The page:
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ABDICATION. He was utterly without ambition (Chas. II.). He detested business, and would sooner have abdicated his crown than have undergone the trouble of really directing the administration. MACAULAY-History of England.
(Character of Charles II.).
Vol. I. Ch. II.
Gardens. P. 92. (J. B. A., '85.)
DONNE-Devotion. Nature abhors the old.
f. EMERSON-Essays. Circles.
Justly thou abhorr'st
For, if the worlds
9. THOMSON-Seasons. Summer. L. 313.
When it was become an abhorring even to them that had loved it best.
TRENCH-- Miracles. XXIX. 414.
ABSENCE. Absence makes the heart grow fonder. 1. Thomas HAYNES BAYLY-Isle of
ABILITY. Men who undertake considerable things, even in a regular way, ought to give us ground to presume ability. BURKE- Reflections on the Revolution in
France. He could raise scruples dark and nice, And after solve 'em in a trice; As if Divinity had catch'd The itch, on purpose to be scratch'd. b. BUTLER,Hudibras. Pt. I. Canto I.
L. 163. You are a devil at everything, and there is no kind of thing in the 'versal world but what you can turn your hand to. c. CERVANTES-Don Quixote. Pt. I.
Bk. III. Ch. XI.
The dwarf sees farther than the giant, when he has the giant's shonlders to mount on. d. COLERIDGE- The Friend. Sect. I.
In the hope to meet Shortly again, and make our absence sweet. p. BEN JONSON— Underwoods.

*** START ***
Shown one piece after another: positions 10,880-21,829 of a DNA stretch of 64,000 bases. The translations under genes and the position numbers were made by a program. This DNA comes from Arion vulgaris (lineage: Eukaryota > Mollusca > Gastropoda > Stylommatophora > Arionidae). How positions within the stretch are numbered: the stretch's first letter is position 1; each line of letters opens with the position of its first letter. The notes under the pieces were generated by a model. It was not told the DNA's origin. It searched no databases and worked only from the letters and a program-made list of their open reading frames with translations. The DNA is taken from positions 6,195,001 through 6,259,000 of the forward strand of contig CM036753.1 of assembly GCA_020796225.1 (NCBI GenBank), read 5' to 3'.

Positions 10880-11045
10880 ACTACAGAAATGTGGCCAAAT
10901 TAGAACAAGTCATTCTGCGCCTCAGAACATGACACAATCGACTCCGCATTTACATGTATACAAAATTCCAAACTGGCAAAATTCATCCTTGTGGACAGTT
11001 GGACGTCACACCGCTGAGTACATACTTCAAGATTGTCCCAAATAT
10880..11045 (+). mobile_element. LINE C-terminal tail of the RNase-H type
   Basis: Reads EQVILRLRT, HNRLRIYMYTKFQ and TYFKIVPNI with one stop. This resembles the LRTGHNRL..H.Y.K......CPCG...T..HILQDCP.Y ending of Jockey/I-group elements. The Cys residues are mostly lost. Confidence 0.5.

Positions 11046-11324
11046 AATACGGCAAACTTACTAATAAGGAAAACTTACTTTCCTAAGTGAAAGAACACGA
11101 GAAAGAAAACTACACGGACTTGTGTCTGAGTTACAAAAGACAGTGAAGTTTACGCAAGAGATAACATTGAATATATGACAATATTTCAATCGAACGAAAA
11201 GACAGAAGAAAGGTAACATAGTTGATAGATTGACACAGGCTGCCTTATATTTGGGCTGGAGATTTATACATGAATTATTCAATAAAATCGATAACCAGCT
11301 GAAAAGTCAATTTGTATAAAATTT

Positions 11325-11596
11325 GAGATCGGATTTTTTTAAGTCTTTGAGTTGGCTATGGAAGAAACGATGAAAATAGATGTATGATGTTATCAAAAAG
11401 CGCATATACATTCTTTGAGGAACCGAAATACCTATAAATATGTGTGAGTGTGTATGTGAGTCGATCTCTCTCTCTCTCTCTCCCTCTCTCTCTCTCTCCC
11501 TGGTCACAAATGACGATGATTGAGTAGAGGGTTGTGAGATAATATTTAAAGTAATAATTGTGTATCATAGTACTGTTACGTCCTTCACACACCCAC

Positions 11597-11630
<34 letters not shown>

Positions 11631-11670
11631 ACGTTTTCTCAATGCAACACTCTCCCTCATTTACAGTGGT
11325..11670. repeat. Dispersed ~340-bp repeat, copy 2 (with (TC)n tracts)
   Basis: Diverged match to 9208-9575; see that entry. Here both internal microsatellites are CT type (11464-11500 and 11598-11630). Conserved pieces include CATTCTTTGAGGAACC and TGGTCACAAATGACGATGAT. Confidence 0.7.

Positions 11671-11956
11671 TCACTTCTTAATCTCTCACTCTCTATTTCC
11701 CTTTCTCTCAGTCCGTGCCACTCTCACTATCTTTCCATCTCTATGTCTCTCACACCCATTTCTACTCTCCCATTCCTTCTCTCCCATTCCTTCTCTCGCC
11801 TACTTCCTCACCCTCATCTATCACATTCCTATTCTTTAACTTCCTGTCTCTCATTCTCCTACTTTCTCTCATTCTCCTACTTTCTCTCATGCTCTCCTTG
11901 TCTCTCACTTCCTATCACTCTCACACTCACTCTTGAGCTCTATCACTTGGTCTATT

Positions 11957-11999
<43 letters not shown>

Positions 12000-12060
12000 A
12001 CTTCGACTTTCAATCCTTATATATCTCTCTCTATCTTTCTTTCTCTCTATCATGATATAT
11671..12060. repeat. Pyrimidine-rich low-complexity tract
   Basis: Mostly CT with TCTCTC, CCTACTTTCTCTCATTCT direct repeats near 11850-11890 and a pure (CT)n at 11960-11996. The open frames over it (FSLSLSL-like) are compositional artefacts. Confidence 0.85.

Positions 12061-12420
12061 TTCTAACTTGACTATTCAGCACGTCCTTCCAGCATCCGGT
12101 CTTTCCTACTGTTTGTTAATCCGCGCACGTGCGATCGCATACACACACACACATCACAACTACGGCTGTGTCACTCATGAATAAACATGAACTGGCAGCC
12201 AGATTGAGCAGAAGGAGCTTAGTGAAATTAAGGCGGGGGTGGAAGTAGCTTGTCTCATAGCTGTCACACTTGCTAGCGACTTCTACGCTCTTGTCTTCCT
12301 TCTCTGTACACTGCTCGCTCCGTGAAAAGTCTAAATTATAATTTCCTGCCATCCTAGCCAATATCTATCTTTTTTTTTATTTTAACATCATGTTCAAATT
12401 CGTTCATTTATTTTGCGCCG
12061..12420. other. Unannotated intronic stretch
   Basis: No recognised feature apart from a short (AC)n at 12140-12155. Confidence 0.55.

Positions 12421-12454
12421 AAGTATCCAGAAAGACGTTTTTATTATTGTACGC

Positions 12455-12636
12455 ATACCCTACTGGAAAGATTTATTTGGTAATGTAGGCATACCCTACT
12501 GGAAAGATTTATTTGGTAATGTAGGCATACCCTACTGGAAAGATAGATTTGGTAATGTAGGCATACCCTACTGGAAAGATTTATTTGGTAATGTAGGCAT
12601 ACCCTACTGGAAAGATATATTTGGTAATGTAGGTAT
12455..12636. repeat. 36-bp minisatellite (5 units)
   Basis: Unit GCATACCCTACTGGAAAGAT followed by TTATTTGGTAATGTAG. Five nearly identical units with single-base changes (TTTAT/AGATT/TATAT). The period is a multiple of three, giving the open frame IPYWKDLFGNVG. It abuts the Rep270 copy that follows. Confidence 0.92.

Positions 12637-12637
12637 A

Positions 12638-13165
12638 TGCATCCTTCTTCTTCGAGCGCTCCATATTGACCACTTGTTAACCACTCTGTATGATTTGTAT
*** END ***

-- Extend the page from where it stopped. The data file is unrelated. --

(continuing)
Miscellaneous Poems, LIX.
Ever absent, ever near;
9. FRANCIS KAZINCZY-Separation.
Every person is responsible for all the good within the scope of his abilities, and for no more, and none can tell whose sphere is the largest. g. GAIL HAMILTON—Country Living and
Country Thinking. Men and Women.
To the very last, he [Napoleon) had a kind of idea ; that, namely, of la carrière ouverte aux talent—the tools to him that can handle them. h. LOCKHART-Sir Walter Scott. London
and Westminster Review, 1838. A Traveller at Sparta, standing long upon one leg, said to a Lacedæmonian, “I do not believe you can do as much.” “True,” said he, “but every goose can.” i. PLUTARCH-Laconic Apothegms. Remarkable Speeches of Some Obscure
Read my little fable:
He that runs may read.
For all have got the seed. j. TENNYSON—The Flowers, Who does the best his circumstance allows, Does well, acts nobly; angels could no more. k. YOUNG-Night Thoughts. Night II.
There's little pleasure in the house
A great mind is a good sailor, as a great heart is. k. EMERSON—English Traits. Voyage to
England. Chap. II.
The manly part is to do with might and main what you can do. 1. EMERSON—The Conduct of Life.
The good one, after every action, closes
Legend. Pt. VI.